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backsplash.com | kitchen backsplash tiles & ideas

Dont continue to shop around for backsplash tiles that align with your dream design. Browse our site and allow us to make your kitchen backsplash breathe new life into your home, no matter whether your tastes are modern, contemporary, or traditional. You can rest assured that we have exactly what youre looking for.

Whether youre interested in a fashion-forward kitchen mosaic tile or a more traditional update to your designer kitchen, Backsplash.com has something for you. You may be hesitant to make such a large design decision over the internet, but our experience with kitchen tile ideas should help to put your mind at ease with whichever pattern you select. Established in 2012, Backsplash.com offer a wide array of colors, patterns, and materials to satisfy all of your next renovationprojects regarding kitchen cabinets,bathroomcabinet combinations, check ourkitchen backsplash ideas pages for more design ideas.

We are the largest in-stock mosaic company in the state of Virginia. Check out our exclusivecollection of glass, marble, slate, travertine, metal and porcelain mosaic tiles. We welcome homeowners, designers, architects, and contractors alike to help everyone choose the best mosaic tiles for their dream home. Dont forget that we dont just offer beautiful choices for a kitchen backsplash! We also carry flooring choices, making us a one-stop-shop for all of your tiling projects. Increase your contentment with your homes flow and design by shopping conveniently for a cohesive and creative option for your mosaic tiles and flooring.

Perfect selection for every kitchen design from sleek modern spaces to comfortable old-world style. The shine reflected by glass tile can make your room feel more open and airy with light bouncing around the enchanting kitchen youve designed.

When youre in the market for the natural hues that bring an earthy appeal to your kitchen backsplash, travertine tile from Backsplash.com is the ideal option. With subtle grays and beiges swirled around neutral creams, you find a versatile coloring that matches any dcor.

Trying to create a timeless and elegant ambiance in your cooking space? Marble tile is reminiscent of old-world charm, bringing together the timeless color scheme of white and gray swirled together to create a beautiful blend of simplicity. It adds an air of elegance hard to find with other materials.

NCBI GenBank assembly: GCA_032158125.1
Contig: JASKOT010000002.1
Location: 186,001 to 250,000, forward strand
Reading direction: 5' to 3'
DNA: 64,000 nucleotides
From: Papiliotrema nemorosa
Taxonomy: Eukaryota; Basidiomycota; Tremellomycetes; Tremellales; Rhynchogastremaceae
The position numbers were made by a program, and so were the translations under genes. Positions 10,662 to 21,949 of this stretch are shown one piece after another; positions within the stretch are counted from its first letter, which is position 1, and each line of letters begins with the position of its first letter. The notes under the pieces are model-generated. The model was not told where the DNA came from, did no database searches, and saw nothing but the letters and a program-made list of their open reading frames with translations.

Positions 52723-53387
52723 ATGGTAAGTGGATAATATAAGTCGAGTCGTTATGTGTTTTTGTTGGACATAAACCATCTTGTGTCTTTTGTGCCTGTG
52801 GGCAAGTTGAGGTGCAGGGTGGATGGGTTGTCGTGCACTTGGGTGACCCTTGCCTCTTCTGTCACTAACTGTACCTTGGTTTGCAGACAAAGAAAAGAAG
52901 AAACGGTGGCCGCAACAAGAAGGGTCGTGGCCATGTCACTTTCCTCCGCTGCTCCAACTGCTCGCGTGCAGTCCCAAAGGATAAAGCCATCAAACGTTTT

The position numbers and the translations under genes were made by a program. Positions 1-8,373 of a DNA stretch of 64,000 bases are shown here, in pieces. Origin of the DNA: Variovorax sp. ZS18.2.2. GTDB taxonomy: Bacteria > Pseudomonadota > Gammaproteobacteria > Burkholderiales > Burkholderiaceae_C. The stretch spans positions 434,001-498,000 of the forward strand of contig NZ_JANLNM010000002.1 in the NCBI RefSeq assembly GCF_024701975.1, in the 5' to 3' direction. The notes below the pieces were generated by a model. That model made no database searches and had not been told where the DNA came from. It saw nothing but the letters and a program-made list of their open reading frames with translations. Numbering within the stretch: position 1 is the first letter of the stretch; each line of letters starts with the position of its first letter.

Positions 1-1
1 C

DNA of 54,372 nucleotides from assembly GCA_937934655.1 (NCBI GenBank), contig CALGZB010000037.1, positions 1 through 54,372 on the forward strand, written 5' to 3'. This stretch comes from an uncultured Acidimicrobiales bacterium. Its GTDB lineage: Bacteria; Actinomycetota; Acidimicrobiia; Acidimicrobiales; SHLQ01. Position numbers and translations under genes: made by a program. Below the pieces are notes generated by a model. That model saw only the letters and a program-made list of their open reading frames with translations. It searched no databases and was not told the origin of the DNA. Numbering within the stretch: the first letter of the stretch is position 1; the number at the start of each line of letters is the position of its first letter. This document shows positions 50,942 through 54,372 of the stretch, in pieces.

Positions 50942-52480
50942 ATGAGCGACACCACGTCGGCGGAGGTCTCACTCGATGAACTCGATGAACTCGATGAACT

Earth-inspired jewel tones of a naturally textured mosaic tile, slate tile creates a charming atmosphere in a nature-inspired space. Choose from the timeless dark color scheme of grays and brown, greens, oranges, and beiges swirled together to create an unforgettable kitchen.

If youre seeking a gleaming and glittering mosaic tile for your decidedly modern or contemporary kitchen update, look no further than this metal tile. With a range of options to choose from including slick silver metal in highly polished subway tiles to more neutral mosaic tiles.

Search for the perfect elegant limestone tile for an endless array of choices. From unique patterns combined with colorful accents of more traditional swaths of wide horizontal limestone tiles, you wont be disappointed with the elegance and beauty that limestone can bring to your kitchen.

stucco vs brick - pros, cons, comparisons and costs

Nothing has a bigger impact on the curb appeal of your house than the siding. Whether you are planning to sell or intend to stay, choosing the right siding material can make all the difference in the first impression visitors have of your home. Whether you are building a new house or upgrading an existing building, it is important to choose the siding that bests suits your region. Two of the most popular siding materials are brick and stucco1. Each of them has distinct advantages, but which will work best for your home?